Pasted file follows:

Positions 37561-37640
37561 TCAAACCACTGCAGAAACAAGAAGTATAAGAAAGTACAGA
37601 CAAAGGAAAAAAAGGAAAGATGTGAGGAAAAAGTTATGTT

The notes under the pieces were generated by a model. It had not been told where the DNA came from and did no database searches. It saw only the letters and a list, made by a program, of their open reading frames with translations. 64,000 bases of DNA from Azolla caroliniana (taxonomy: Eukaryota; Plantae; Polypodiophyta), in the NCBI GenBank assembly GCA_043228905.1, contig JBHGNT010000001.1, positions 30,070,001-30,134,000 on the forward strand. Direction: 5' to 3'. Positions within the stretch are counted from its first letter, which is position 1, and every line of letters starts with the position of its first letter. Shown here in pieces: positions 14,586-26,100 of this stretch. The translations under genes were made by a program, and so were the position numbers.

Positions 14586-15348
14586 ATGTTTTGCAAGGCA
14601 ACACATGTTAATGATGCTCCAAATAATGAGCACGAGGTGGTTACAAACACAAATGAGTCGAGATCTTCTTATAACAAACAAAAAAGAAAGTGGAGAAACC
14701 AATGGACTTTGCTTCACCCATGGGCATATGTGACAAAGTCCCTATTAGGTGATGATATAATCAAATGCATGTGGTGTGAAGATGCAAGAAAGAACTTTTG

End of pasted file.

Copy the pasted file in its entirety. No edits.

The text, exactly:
Positions 37561-37640
37561 TCAAACCACTGCAGAAACAAGAAGTATAAGAAAGTACAGA
37601 CAAAGGAAAAAAAGGAAAGATGTGAGGAAAAAGTTATGTT

The notes under the pieces were generated by a model. It had not been told where the DNA came from and did no database searches. It saw only the letters and a list, made by a program, of their open reading frames with translations. 64,000 bases of DNA from Azolla caroliniana (taxonomy: Eukaryota; Plantae; Polypodiophyta), in the NCBI GenBank assembly GCA_043228905.1, contig JBHGNT010000001.1, positions 30,070,001-30,134,000 on the forward strand. Direction: 5' to 3'. Positions within the stretch are counted from its first letter, which is position 1, and every line of letters starts with the position of its first letter. Shown here in pieces: positions 14,586-26,100 of this stretch. The translations under genes were made by a program, and so were the position numbers.

Positions 14586-15348
14586 ATGTTTTGCAAGGCA
14601 ACACATGTTAATGATGCTCCAAATAATGAGCACGAGGTGGTTACAAACACAAATGAGTCGAGATCTTCTTATAACAAACAAAAAAGAAAGTGGAGAAACC
14701 AATGGACTTTGCTTCACCCATGGGCATATGTGACAAAGTCCCTATTAGGTGATGATATAATCAAATGCATGTGGTGTGAAGATGCAAGAAAGAACTTTTG